Tax burden – The simple act of buying a home entails a cost that represents between 6% and 10% of the property’s value. In other words, a € 100,000 house will have a cost between deed, property tax and the like of € 6,000 (money that could be invested to earn interest). In addition to this amount, we have the property tax and other municipal taxes that also weigh in your budget;
Bureaucracy – The purchase and maintenance of a home has a significant bureaucratic burden associated with it;
Maintenance costs – Buying a home implies maintaining it over the years. Paintings, broken pipes, works in the condominium, infiltrations, among others. All these works are in charge of the owner of the house;
Insurance – When buying a home, you must support life insurance (whose premium increases with your age) and multi-risk insurance.
Poor mobility – Buying a home is associated with a medium / long term commitment. In practice, if you buy a home you will tend to be “stuck” in that home. In a situation of unemployment, geographic change in employment, family growth, poor neighborhood, etc., you will not be able to change easily.
How to Analyze the Value of Your Income
If you live in a rented house, we suggest that you look at your income based on the market value of the house. This way, you will be able to look objectively at the value of the rent. Imagine the following case:
- Market value of the house – € 150,000;
- Rent amount – € 600 / month, which implies € 7,200 per year;
- Estimated annual cost – € 1,500
- Assuming this, know that your landlord’s annual return is 3.8% [(7,200-1500) / 150,000]. What to conclude? It concludes that the rent is reasonable. If you live in a € 100,000 house, the return value is 5.7%, so there will be some space to negotiate.
How to Financially Evaluate the Purchase Decision?
When looking at the purchase decision you should look at the value of the utility of living in the home. In practice, if you lived in a house for 3 years and sold it for the same amount as the purchase price, did you earn or lose money?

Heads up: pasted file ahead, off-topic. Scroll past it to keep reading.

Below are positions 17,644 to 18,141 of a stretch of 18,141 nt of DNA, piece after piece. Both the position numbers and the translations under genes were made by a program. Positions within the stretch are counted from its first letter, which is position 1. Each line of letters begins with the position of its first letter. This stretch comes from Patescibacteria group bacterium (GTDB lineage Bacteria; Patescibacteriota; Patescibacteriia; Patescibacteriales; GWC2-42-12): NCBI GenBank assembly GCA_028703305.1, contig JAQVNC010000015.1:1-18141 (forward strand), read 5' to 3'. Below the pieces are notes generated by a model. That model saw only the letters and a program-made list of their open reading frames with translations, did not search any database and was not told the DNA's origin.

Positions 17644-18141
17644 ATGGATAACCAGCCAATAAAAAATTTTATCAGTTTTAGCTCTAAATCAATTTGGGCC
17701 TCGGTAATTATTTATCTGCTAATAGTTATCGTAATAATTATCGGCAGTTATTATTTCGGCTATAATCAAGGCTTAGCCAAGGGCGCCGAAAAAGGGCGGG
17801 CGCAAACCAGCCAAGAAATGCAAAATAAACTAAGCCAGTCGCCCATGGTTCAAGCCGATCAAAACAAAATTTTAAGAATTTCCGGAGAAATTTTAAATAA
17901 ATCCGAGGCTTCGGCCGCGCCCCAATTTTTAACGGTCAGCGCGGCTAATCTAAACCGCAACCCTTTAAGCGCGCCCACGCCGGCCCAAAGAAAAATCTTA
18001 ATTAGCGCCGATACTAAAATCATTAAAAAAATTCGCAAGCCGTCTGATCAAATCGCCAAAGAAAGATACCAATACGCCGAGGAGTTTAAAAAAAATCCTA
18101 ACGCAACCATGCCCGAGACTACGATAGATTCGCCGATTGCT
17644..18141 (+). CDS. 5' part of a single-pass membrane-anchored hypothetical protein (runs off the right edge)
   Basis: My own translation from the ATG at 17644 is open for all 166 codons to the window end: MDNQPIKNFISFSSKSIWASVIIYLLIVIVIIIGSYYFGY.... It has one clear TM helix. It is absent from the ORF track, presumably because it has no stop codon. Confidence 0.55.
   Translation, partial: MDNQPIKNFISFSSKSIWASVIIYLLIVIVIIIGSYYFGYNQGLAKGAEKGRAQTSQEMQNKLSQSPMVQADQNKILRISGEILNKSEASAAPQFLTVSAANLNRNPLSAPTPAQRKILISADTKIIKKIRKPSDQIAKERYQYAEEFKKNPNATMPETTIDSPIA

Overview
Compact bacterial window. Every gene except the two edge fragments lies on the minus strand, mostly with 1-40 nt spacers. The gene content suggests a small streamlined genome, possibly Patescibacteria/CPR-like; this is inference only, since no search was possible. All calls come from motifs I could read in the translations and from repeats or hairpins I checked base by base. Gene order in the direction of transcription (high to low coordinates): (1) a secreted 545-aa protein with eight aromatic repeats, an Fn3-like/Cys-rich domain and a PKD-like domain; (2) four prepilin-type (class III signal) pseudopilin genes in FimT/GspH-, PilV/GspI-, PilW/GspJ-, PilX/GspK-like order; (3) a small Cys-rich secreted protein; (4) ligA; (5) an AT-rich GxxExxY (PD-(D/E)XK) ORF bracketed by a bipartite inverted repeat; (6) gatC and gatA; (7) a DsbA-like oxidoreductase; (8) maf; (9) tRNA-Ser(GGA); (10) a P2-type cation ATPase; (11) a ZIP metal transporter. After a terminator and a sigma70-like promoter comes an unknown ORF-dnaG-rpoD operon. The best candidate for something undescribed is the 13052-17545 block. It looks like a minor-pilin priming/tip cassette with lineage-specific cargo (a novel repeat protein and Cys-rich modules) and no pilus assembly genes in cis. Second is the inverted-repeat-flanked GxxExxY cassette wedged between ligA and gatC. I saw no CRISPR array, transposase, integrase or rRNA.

A small example, taken from my “Personal Finance Manual” can help to clarify this situation:
Imagine that you buy a house for € 250,000 and that, in initial expenses and other costs, you pay approximately 10% of the initial purchase price. Imagine also that you sell the house, within five years, for € 300,000. In this way, you will achieve a profit of € 25,000, which gives, assuming a tax rate of 30%, a net profit of taxes of € 17,500. Doing some quick math, we learn that the total rate of return is 7% and that the annual return will be close to 1.4%.
It does not take a genius to realize that this rate of return is very low and that, in most years, it is not enough to meet the increase in the general price level. Clearly, this would be a terrible investment.
But are we reasonable in assuming only those values? Shouldn’t we also consider the utility we get from living in our home?
And how should we evaluate this utility? One of the main reasons for buying a house is to live there. In doing so, we avoid paying a home rental to its owner. Thus, the best way to assess the usefulness of home buying will be by the amount of rent that we fail to pay. In this case, we assume that the monthly rent for a house with the same characteristics would be € 900. Thus, we would incur an annual cost of € 10,800, which would amount to a value in five years of € 54,000. This is the value that we would attribute to the use of the house, for housing purposes.
What is your opinion? What is more advantageous?